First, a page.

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  Data backup strategies. Systems
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Data Backup StrategiesOverview

Many organizations have inadequate contingency plans relating to physical interruption, computer equipment failure or many other calamities. Computers always fail and they fail at the most inconvenient times.
 

While every user's environment differs to some degree, there is a common requirement shared by all which is to conduct systematic backups.
 

Regular backups minimize the cost to recover after a system crash, hard disk failure, corruption, accidentally deleted files or any other event which can require the recovery of files stored off-line on tape or in some other medium.
 

Backing up data is one of the most important, if not the singular most important tasks that system administrators must perform.
 

Administering backups requires a degree of discipline and behaviors that need to be instilled in operators from the onset of their employment. Both the duties and responsibilities, along with a clear description of the repercussions of failure to backup and restore data need to be clearly articulated to employees and included in their job descriptions.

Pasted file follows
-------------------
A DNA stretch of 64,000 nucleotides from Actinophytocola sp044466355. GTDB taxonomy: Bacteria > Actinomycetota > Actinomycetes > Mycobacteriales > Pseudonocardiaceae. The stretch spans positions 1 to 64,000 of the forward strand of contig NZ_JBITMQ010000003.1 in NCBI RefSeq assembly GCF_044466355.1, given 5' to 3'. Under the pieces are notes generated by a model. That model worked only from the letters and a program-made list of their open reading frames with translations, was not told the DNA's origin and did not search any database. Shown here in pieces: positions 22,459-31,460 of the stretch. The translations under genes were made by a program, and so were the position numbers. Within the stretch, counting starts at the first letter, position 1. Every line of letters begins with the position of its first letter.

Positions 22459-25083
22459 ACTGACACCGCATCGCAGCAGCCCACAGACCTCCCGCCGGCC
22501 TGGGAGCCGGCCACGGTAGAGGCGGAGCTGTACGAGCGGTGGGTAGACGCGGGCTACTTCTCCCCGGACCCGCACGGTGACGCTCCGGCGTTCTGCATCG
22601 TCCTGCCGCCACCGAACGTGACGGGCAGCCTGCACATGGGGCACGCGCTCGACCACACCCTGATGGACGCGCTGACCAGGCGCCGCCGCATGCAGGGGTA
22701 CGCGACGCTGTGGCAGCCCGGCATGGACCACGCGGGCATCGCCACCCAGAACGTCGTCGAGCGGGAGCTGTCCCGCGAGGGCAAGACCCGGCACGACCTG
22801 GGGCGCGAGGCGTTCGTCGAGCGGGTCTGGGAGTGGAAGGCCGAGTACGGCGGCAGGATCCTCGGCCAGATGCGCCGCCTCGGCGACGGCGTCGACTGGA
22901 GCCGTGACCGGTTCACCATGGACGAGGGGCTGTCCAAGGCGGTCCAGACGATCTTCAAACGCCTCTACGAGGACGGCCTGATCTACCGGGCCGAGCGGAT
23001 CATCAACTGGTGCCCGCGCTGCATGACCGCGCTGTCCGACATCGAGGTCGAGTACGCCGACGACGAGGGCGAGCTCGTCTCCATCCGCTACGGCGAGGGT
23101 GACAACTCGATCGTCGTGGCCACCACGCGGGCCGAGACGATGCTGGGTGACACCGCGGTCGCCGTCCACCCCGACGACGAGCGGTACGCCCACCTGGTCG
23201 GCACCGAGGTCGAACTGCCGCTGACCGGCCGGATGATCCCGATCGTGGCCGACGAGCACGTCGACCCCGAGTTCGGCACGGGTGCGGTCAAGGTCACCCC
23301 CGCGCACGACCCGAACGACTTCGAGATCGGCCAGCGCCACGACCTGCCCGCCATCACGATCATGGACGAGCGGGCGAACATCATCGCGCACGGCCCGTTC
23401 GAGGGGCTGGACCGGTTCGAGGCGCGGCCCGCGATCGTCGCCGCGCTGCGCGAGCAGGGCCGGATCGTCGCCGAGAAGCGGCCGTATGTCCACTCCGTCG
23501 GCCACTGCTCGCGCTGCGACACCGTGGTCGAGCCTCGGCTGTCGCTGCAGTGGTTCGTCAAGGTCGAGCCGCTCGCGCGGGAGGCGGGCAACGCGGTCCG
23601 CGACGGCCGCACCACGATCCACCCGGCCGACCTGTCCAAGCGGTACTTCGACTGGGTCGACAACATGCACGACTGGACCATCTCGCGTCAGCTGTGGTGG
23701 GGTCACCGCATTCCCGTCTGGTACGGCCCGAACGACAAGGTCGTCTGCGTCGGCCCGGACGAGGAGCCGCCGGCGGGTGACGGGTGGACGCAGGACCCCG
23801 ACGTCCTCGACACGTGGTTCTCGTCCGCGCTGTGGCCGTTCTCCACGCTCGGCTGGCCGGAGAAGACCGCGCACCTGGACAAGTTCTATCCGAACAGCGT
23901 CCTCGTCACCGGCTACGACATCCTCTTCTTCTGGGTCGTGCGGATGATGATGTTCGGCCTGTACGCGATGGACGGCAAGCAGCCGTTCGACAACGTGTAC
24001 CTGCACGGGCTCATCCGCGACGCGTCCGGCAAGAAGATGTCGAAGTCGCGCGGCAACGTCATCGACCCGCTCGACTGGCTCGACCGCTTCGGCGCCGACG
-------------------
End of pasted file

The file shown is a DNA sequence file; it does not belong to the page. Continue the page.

Users also need to be trained. It should be regularly reinforced that users are required to store any critical files on a server if they are to be backed up. There should be a provision in users’ job descriptions that note this responsibility.

Organizations with a large workstation base should devise a strategy for which server disk drives are backed up regularly with systematic differential or incremental backups of the workstations.

 
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